Dash for the border

Photo: A border of a different kind. The ‘confine’ between us and the road

President Macron obliged. He confirmed that the French border would open on Monday 15th June. We planned to leave on Tuesday night. A couple of friends crossed the channel on Tuesday morning, no problems. Encouraged, we packed the car, had lunch, then a sleep ready for the long drive.

“How long are you leaving the country for?” was the only question from UK Border Force. “Where are you going?” was the only question from the French border control. As soon as they heard “Italy” we were waved through to board the train.

We arrived on French soil at 03:00. Colin’s ‘through the night’ cycling came in handy as he drove in the darkness, though at this time year it was getting lighter again after a couple of hours. We had enough food, water, masks, sanitiser, along with a thermometer and oximeter for the whole journey but the motorway services were open. Croissant and coffee for breakfast. We sat at a public table, the first time for three months.

With no hotels open we agreed to share the driving for the 1,600km journey. We also agreed that we’d take plenty of rests. We crossed the Italian border at Mont Blanc. We just drove through.

On Monday we received news that the aunt of a friend of ours, Gino, had past away, aged 99. Gino couldn’t get to the funeral. As we drove past her village near Parma we slowed down a little, opened the window and blew her a kiss from Gino. Ciao zia Valentina.

Several espresso stops later we arrived at our Italian home, 22 hours after we’d left London.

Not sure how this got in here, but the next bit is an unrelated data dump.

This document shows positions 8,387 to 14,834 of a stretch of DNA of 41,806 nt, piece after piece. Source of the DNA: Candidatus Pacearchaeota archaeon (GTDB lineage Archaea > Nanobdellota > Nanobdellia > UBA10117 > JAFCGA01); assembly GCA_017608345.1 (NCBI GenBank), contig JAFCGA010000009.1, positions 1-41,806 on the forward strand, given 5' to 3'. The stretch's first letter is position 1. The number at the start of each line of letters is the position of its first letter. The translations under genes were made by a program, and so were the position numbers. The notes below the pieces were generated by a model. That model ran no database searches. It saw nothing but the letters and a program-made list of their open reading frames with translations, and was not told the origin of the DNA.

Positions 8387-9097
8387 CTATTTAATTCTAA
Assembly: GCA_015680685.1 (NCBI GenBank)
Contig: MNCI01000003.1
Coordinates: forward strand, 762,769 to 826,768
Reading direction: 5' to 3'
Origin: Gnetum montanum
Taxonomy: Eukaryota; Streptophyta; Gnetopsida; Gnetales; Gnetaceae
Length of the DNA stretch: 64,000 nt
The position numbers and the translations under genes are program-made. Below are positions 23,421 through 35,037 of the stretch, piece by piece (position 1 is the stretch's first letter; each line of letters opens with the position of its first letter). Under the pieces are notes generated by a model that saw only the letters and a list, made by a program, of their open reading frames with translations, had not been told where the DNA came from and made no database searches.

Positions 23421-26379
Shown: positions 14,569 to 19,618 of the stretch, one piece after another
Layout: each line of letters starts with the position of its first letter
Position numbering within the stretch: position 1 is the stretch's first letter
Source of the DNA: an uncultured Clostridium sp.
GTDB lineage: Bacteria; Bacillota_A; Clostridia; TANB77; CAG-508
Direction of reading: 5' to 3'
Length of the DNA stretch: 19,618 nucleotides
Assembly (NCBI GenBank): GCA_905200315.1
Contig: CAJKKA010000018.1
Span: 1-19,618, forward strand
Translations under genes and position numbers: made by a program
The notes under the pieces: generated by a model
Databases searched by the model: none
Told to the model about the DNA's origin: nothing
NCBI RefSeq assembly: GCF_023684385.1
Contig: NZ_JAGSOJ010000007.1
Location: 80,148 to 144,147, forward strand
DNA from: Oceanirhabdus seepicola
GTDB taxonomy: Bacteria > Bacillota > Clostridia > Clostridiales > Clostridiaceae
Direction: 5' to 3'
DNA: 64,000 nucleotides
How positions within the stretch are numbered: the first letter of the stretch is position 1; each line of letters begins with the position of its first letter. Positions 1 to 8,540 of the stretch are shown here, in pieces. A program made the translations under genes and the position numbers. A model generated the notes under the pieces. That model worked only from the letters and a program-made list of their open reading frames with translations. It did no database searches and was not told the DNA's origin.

We’d been away for seven months, the longest time we’ve not been to the house since we bought it in 2003. One of the reasons for coming this week was so that Colin could ride the final two Stages of the Giro di Muscoli (now postponed to September) on their originally planned dates, finishing on the 21st June, Global MND Awareness Day.

As you can imagine nature has been re-establishing itself both inside and out.The house has been cleaned from top to bottom and now we’re working on the land.

The shed roof blew off during the winter so we now have a very Italian style temporary solution; the hedge at the front had run wild so took hours to give to give it a hair cut; evidence of a snake making itself at home whilst we were away; a mountain of grass cuttings; the vines needed thinning to give the grapes more sunlight.

It’s all worth it though…

6 Replies to “Dash for the border”

  1. I hope that snake really has moved on! Brilliant to see you both settling back in- you are in the perfect place to spend the summer, and i hope it doesn’t take too long to get everything back to normal – that roof looks like it will progress over several months! Take care and keep blogging!

    Liked by 1 person

  2. Hi Colin, just catching up with your blog! Hadn’t realised you had entered a piece about my Zia Valentina. Very touched by this, thanks a million.

    Liked by 1 person

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